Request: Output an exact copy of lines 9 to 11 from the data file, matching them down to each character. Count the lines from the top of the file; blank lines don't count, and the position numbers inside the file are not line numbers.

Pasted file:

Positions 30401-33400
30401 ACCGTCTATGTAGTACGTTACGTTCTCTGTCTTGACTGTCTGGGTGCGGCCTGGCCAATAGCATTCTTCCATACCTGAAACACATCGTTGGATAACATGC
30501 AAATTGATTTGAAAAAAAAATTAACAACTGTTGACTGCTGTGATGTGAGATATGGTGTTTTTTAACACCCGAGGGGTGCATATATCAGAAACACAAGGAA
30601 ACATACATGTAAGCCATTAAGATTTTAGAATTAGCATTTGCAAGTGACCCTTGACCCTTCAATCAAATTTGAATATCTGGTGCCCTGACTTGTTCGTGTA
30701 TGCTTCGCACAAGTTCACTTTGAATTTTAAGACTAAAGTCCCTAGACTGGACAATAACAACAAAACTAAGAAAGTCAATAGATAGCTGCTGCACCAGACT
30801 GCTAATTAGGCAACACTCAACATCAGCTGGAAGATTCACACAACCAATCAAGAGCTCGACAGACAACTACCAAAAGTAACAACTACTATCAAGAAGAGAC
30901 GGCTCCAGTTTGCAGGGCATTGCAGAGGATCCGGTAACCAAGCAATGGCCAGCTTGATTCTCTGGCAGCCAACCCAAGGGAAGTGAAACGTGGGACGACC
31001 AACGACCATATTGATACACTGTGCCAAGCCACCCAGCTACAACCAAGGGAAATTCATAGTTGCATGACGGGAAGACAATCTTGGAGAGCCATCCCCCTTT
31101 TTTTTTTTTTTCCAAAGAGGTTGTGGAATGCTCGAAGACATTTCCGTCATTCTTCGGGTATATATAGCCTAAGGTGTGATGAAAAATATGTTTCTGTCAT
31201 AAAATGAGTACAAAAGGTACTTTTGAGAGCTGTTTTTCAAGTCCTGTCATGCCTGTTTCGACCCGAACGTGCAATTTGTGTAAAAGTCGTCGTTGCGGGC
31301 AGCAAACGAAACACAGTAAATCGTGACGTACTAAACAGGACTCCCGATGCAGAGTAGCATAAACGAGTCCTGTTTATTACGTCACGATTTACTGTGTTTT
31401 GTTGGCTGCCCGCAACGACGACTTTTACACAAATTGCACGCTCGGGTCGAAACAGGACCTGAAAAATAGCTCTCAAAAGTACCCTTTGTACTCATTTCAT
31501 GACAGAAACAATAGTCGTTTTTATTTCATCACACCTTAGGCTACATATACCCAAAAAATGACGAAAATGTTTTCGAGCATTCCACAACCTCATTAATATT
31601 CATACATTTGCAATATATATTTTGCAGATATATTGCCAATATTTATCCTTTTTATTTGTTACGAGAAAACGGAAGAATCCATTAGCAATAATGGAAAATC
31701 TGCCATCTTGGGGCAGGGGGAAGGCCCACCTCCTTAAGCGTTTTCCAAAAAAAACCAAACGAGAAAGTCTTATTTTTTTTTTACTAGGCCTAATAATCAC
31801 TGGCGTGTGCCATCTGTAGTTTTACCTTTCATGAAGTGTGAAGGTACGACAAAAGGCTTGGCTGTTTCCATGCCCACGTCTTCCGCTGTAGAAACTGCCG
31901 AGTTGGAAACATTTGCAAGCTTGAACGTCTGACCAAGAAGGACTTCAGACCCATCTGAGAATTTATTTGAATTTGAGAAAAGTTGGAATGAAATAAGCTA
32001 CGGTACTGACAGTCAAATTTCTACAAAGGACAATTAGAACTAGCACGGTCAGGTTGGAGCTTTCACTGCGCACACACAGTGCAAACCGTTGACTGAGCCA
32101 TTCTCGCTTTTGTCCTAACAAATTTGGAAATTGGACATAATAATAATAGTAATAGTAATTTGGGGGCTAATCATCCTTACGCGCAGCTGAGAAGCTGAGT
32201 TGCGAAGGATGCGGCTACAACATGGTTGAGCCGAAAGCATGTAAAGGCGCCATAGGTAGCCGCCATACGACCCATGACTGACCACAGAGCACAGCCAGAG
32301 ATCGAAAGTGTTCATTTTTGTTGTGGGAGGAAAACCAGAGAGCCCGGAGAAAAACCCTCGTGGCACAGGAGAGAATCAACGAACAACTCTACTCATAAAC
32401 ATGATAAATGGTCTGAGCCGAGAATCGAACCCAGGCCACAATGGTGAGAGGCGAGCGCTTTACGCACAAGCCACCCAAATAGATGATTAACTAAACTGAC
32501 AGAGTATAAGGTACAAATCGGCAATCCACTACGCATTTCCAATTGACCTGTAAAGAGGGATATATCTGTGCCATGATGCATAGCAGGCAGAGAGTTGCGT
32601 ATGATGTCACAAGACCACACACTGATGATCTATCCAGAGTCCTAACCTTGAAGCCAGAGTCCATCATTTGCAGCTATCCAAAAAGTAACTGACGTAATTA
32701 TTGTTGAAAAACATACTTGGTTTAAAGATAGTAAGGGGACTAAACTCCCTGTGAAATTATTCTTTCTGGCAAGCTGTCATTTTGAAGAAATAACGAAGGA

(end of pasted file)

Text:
31101 TTTTTTTTTTTCCAAAGAGGTTGTGGAATGCTCGAAGACATTTCCGTCATTCTTCGGGTATATATAGCCTAAGGTGTGATGAAAAATATGTTTCTGTCAT
31201 AAAATGAGTACAAAAGGTACTTTTGAGAGCTGTTTTTCAAGTCCTGTCATGCCTGTTTCGACCCGAACGTGCAATTTGTGTAAAAGTCGTCGTTGCGGGC
31301 AGCAAACGAAACACAGTAAATCGTGACGTACTAAACAGGACTCCCGATGCAGAGTAGCATAAACGAGTCCTGTTTATTACGTCACGATTTACTGTGTTTT